Research matters for developing countries
The 6th annual Publishers for Development conference had an exciting line-up of presenters who helped publishers explore how participation in access schemes – as well as other developing country initiatives – can make an important contribution to development, and show why research and higher education matter for developing countries.
Our speakers included Rachel McIntosh from DFID, Ylann Schemm from Elsevier, Julie Brittain and Jon Harle from INASP, David Osei from the ACU, Matt Hodgkinson from PLOS, Francina Makondo from the University of Zambia, Patrick Mapulanga from the University of Malawi and Agnes Chikonzo from the University of Zimbabwe.
This one day conference wass collegial in style and open to those involved in information provision, access and uptake. The event enabled attendees to share experiences, learn about what’s happening in other parts of the world and establish new relationships with colleagues. Ultimately it was intended to help encourage a greater understanding about the role of research in development and how we can collectively contribute to this.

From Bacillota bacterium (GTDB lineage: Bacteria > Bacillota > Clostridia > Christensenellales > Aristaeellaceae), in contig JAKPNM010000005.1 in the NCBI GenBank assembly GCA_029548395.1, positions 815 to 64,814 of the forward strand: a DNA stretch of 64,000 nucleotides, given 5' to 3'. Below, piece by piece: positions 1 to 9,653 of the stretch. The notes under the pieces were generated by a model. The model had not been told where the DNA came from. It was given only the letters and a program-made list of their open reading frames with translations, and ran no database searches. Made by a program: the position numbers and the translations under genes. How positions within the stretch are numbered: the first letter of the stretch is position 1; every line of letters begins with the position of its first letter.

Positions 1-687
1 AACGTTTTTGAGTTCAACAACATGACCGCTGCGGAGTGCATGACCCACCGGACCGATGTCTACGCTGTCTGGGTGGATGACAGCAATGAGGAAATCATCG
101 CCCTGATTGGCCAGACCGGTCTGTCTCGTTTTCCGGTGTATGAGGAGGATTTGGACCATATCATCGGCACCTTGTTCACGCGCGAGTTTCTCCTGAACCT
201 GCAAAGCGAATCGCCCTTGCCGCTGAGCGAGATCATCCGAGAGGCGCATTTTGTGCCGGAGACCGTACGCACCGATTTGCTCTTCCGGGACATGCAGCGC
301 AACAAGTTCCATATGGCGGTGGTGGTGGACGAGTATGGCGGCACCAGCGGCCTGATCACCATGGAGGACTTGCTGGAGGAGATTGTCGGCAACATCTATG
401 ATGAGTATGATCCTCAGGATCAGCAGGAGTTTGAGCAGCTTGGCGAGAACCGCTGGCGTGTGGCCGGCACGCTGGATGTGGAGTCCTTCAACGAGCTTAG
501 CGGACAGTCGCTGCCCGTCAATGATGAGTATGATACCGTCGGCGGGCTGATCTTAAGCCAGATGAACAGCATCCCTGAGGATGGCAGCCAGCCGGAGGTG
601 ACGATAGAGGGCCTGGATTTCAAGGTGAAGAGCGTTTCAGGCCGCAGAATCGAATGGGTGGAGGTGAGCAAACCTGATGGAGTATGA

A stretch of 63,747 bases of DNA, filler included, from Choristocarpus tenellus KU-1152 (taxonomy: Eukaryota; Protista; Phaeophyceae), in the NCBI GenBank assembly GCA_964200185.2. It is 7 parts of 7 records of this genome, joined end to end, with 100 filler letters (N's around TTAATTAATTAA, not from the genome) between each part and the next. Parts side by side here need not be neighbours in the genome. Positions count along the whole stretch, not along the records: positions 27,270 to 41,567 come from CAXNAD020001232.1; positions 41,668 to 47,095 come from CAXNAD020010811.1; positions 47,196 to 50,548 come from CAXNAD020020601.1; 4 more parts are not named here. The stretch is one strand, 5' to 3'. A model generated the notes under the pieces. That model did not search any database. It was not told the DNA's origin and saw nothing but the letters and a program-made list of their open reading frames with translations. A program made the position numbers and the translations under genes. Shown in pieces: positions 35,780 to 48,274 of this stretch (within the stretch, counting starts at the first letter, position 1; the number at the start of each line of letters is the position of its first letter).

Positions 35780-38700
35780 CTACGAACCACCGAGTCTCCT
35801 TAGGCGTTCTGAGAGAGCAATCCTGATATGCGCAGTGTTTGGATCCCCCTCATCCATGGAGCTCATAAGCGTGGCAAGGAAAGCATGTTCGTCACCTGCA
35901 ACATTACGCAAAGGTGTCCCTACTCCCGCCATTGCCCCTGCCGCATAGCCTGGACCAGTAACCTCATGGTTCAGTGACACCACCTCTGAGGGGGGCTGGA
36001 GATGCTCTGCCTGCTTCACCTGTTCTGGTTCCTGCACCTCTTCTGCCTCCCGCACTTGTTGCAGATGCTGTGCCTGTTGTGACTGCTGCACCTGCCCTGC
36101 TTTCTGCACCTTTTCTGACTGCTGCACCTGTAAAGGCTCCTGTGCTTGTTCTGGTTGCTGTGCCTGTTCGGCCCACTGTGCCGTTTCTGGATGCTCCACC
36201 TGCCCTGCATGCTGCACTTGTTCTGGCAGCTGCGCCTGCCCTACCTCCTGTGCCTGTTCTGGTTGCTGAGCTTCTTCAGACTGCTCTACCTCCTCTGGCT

This year we asked attendees to consider the following questions:
- What role do you feel research, with the use of academic journals at its heart, has in international development?
- What barriers remain to research access (and publication) in developing countries?
- What are the opportunities you see for research access and publication in developing countries over the next 5 years?
- What kind of partnerships do you think universities and publishers could make to improve access for researchers?
- How do you believe this conference and the work of PfD helps address these issues?
We’d also welcome comments and feedback on our key principles for responsible engagement with developing countries. You can read more about why we think these principles are important in our recent post Reconciling business interests and development needs: How can publishers ensure developing countries have access to the research they need?